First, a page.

Friday, March 23, 2012

The Past Week In Theatre History (Mar 19 - Mar 23)

Today In Theatre History: MARCH 19-23
By David Gewirtzman, Robert Viagas,
Ernio Hernandez, and Anne Bradley

1828    Birth of Norwegian playwright Henrik Ibsen (1828-1906), who will revolutionize world theatre with his realistic dramas A Doll's House, Hedda Gabler, Ghosts, Rosmersholm and Peer Gynt.

1867    Florenz Ziegfeld Jr. is born today in Chicago, Illinois. He will go on to become one of the most powerful showmen ever. His Follies, filled with beautiful women and exciting variety acts, will become a 25-year tradition following the first Follies of 1907. He will introduce talent such as Fanny Brice, Bert Williams, Ed Wynn, W.C. Fields, Marion Davies, Eddie Cantor and Will Rogers.

1901    Birthday of groundbreaking set designer Jo Mielziner (1901-1976) who will win five Tony Awards for his designs, which included sets for original productions of Death of a Salesman, Guys and Dolls, A Streetcar Named Desire, South Pacific, The King and I, Gypsy, 1776, and dozens more.

1908    British actor Michael Redgrave is born today. He will grow to play opposite the likes of Olivier and Gielgud. His wife is actress Rachel Kempson and their children are Vanessa, Corin and Lynn.

1912    Karl Malden is born in Chicago, Illinois today. He will appear in numerous Broadway productions, most memorably as Mitch in the original A Streetcar Named Desire.

1923    Shhhh! Marcel Marceau is born today in Strasbourg, France.

1930    It's the first day "Being Alive" for composer-lyricist Stephen Sondheim, born today. The songwriter of Sweeney Todd, Into the Woods, A Funny Thing Happened on the Way to the Forum and Sunday in the Park With George and lyricist of West Side Story and Gypsy shares his birthdate with Andrew Lloyd Webber (see below).

1936    Long before Cats, T.S. Eliot gets music by Lehman Engel for his religious drama, Murder in the Cathedral. It runs 38 performances at the Manhattan Theatre.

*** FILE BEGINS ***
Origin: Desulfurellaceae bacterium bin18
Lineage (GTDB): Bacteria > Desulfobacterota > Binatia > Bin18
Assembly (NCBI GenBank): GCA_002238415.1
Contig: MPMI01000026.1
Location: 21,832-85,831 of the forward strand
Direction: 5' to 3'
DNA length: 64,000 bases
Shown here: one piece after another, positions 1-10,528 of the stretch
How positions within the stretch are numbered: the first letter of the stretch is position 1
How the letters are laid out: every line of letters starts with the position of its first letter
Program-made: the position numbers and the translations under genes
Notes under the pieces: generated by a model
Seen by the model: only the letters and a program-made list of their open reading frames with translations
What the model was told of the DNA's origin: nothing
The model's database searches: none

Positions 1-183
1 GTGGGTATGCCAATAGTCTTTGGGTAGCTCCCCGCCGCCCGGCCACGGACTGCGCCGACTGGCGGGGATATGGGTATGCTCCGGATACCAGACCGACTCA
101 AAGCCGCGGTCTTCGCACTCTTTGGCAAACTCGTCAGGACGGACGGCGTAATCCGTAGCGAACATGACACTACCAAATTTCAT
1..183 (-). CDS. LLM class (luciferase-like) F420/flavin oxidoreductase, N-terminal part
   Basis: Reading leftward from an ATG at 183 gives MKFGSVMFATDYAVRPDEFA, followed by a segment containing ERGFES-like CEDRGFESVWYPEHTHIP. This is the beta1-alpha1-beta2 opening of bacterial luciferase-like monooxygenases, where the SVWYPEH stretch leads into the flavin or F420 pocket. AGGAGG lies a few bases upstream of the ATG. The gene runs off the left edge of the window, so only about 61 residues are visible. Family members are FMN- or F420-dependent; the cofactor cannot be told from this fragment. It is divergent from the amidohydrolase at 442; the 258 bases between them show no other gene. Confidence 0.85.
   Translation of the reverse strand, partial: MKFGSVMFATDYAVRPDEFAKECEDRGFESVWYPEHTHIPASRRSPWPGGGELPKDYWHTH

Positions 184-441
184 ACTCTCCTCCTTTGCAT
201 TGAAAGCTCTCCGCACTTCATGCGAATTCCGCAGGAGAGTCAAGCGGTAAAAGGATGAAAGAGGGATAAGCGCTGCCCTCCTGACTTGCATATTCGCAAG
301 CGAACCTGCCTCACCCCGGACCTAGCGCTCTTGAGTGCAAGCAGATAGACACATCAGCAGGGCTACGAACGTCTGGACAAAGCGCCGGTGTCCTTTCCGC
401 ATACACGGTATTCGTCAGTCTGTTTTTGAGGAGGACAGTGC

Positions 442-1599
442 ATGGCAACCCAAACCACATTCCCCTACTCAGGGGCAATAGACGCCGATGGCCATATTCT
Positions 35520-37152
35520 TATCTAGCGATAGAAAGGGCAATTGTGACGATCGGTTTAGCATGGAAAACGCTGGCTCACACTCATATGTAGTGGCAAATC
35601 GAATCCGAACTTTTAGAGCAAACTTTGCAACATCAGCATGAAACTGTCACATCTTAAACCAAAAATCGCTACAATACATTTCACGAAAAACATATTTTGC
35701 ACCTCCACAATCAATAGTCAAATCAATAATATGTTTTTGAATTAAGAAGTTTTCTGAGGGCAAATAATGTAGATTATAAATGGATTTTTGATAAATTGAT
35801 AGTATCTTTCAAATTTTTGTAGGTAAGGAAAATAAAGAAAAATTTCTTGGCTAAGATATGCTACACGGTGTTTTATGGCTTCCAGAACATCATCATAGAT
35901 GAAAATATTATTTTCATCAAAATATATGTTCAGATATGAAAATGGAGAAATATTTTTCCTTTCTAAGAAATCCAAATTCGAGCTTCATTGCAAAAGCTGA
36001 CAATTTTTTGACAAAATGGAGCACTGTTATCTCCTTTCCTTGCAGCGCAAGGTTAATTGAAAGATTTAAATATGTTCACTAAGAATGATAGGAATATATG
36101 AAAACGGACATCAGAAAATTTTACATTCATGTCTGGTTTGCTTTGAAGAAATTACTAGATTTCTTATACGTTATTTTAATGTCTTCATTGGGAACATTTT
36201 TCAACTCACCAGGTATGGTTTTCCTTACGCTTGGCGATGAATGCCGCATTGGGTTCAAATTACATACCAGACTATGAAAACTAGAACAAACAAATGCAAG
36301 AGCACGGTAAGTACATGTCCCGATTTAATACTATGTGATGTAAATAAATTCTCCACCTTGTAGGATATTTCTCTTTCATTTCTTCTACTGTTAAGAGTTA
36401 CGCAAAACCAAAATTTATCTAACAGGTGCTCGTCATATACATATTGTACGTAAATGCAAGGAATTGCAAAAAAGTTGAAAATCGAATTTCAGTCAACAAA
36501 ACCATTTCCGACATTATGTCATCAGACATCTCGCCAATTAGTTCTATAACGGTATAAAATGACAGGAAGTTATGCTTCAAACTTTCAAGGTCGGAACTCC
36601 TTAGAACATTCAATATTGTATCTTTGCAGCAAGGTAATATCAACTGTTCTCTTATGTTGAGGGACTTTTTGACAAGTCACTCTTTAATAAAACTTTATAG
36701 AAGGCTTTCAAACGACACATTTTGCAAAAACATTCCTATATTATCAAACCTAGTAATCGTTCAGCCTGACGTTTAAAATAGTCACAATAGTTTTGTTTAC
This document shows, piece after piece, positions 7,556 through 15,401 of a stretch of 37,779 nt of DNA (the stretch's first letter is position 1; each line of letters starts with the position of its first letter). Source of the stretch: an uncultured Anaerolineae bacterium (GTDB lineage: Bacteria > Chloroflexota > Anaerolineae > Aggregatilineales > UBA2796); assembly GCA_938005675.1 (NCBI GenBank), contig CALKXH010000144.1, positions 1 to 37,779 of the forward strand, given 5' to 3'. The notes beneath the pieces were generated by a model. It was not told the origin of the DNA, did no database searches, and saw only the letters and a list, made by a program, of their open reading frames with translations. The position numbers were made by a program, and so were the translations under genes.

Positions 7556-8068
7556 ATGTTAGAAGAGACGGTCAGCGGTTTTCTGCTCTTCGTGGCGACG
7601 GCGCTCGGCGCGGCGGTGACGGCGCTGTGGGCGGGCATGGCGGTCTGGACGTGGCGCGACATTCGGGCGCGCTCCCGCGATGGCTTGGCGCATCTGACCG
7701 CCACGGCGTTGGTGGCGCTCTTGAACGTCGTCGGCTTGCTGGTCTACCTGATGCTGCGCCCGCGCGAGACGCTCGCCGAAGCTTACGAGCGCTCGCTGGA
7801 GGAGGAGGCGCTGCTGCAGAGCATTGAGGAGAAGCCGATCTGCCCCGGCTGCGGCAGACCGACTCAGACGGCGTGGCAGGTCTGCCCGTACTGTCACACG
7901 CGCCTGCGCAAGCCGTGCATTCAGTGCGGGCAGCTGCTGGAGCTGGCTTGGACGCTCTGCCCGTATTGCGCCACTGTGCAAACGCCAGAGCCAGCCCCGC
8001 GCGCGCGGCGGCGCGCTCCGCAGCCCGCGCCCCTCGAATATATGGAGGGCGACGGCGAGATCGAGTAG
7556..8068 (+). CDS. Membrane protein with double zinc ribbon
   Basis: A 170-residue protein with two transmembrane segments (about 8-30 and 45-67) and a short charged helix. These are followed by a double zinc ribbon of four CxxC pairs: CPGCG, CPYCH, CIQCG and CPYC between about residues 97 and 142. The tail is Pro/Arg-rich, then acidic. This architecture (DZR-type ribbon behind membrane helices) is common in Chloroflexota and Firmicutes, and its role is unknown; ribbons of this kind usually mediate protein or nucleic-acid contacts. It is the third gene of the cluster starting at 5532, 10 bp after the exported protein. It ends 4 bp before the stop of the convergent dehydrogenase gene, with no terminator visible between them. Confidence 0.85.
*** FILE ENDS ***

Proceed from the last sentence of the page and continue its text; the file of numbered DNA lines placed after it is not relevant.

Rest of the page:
1948    Evita, Cats and Phantom of the Opera composer Andrew Lloyd Webber is born today. Officially dubbed "Lord Lloyd Webber" by Queen Elizabeth, the composer's recent shows include Beautiful Game, Whistle Down the Wind and Woman in White.

1962    Barbra Streisand and Elliot Gould star in I Can Get It For You Wholesale at the Shubert in New York. Jerome Weidman adapts his own book with songs by Harold Rome. Arthur Laurents stages.

1966    Hal Holbrook opens at Broadway's Longacre Theatre in Mark Twain Tonight!. Holbrook toured widely with this show since it was first produced in 1959 Off-Broadway. This production will run for nine weeks.

1968    Adding music to the bane of high school literature class, the Canterbury Tales spin at London's Phoenix Theatre. Nevill Coghill writes the book with Martin Starkie, Coghill also provides the lyrics for the music composed by Richard Hill and John Hawkins. There will be 2,082 performances.

1971    This downtown One Flew Over the Cuckoo's Nest soars more successfully than its earlier Broadway flight. Kirk Douglas starred in that short-lived production of the Ken Kesey novel. William Devane heads this cast in Dale Wasserman's revised adaptation. It will run for 1,025 performances at the Mercer-Hansberry Theatre in Greenwich Village.

1988    David Henry Hwang's gender-bending drama, M. Butterfly, opens at the Eugene O'Neill Theatre on Broadway. John Lithgow and B. D. Wong star as the diplomat and his lover in the work, which wins the Best Play Tony Award.

1990    Kathleen Turner is the Cat and Charles Durning the Big Daddy in a revival of Tennessee Williams' Cat on a Hot Tin Roof at the Eugene O'Neill Theatre. Howard Davies directs the production, which runs 149 performances and closes Aug 1.

1990    John Steinbeck's contemporary classic novel is turned into a stageplay as The Grapes of Wrath opens at the Cort Theatre. The Steppenwolf Theatre Company's production of Frank Galati's adaptation stars Terry Kinney and Gary Sinise.

1994    Two years after the infamous riots following the Rodney King verdict in Los Angeles, Anna Deavere Smith's Twilight: Los Angeles, 1992 opens Off Broadway at the Joseph Papp Public Theatre. The text of this dateline drama is taken from interviews she had with people directly or indirectly involved in the case. The play, which premiered at the Center Theatre Group/ Mark Taper Forum, will transfer to Broadway following its runs at NJ's McCarter Theatre and the Public.\

1995    Matthew Broderick teaches Broadway How to Succeed in Business Without Really Trying as the Frank Loesser musical is revived at the Richard Rodgers Theatre. Broderick will win the Tony for his performance then be 'succeed'ed by John Stamos for a brief stint before returning to close the show July 14, 1996 with his real-life sweetheart (and future wife) Sarah Jessica Parker.